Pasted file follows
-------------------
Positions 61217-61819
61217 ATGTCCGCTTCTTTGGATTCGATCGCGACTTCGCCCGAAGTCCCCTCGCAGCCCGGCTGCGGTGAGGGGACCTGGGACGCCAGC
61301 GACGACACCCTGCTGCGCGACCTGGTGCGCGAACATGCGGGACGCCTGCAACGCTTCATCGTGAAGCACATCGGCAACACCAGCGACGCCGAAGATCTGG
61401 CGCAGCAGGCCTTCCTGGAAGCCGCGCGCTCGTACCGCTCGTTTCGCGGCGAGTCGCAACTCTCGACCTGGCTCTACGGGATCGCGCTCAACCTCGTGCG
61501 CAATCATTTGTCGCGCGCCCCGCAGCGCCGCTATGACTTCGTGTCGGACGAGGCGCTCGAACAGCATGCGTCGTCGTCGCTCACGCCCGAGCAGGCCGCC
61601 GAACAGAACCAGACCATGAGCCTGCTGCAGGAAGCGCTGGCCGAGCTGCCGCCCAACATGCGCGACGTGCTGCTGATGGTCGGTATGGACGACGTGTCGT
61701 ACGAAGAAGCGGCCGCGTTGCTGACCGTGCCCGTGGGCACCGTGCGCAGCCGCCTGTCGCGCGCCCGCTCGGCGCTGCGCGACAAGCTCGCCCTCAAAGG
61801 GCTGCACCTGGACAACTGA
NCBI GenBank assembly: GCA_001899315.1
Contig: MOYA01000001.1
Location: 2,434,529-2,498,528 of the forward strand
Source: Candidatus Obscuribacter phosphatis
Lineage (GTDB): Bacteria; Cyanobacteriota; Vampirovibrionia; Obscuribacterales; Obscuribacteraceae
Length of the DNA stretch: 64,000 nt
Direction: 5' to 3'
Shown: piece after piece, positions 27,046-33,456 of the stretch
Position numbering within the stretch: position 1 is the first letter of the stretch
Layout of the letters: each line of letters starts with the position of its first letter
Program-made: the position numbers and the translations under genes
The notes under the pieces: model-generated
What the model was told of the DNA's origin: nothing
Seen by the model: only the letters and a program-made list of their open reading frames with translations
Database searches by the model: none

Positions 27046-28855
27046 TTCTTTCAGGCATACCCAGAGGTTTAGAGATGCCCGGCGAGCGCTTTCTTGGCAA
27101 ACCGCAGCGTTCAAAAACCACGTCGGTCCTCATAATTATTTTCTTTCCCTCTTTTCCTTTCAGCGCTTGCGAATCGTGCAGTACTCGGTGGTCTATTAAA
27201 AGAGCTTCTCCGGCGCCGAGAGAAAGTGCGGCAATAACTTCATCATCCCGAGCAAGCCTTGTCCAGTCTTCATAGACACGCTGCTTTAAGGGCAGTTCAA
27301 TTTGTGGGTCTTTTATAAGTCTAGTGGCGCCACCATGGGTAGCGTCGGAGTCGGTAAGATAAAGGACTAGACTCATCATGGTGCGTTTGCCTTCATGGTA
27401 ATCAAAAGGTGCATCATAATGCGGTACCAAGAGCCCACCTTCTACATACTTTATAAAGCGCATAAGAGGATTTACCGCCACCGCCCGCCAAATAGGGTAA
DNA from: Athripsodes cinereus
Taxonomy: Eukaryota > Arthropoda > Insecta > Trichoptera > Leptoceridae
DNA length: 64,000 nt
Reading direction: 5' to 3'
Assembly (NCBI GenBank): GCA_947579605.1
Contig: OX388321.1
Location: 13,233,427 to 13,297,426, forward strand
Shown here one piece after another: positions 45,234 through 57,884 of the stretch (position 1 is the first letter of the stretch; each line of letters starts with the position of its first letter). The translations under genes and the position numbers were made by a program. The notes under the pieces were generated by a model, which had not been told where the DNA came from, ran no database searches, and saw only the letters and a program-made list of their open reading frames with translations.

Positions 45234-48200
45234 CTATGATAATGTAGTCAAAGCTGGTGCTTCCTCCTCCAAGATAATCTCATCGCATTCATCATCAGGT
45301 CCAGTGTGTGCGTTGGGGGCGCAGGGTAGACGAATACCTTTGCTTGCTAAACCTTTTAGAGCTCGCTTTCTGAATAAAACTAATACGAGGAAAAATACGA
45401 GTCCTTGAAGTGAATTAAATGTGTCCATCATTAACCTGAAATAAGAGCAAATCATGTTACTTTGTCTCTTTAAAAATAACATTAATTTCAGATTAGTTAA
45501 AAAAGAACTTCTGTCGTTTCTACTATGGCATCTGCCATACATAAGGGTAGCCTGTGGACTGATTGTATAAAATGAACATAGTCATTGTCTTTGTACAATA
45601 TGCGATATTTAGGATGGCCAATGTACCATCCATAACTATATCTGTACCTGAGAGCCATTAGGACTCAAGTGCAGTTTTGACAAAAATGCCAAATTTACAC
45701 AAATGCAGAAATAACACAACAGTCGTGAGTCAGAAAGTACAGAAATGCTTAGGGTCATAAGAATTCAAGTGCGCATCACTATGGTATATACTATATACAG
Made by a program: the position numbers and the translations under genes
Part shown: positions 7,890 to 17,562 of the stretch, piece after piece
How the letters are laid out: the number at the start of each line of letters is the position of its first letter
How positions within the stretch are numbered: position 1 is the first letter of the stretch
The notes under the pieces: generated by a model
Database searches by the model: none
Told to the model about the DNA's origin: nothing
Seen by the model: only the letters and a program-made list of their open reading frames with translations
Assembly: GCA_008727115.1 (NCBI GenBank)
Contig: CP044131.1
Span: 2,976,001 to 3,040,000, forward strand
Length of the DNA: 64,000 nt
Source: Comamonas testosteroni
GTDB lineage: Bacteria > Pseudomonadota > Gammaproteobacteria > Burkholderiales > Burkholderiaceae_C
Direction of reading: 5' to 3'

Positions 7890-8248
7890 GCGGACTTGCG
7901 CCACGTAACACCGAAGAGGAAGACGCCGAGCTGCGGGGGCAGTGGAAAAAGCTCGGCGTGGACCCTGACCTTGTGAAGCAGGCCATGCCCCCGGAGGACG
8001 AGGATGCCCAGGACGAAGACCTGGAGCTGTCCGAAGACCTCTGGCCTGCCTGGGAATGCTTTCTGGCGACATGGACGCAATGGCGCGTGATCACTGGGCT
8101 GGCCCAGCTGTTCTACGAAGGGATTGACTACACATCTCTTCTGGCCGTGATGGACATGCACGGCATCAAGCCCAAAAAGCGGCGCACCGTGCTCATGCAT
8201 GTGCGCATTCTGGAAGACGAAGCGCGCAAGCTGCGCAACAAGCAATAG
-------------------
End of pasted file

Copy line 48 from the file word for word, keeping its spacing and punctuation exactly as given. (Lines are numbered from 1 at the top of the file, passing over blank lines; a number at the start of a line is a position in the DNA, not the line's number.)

How positions within the stretch are numbered: position 1 is the first letter of the stretch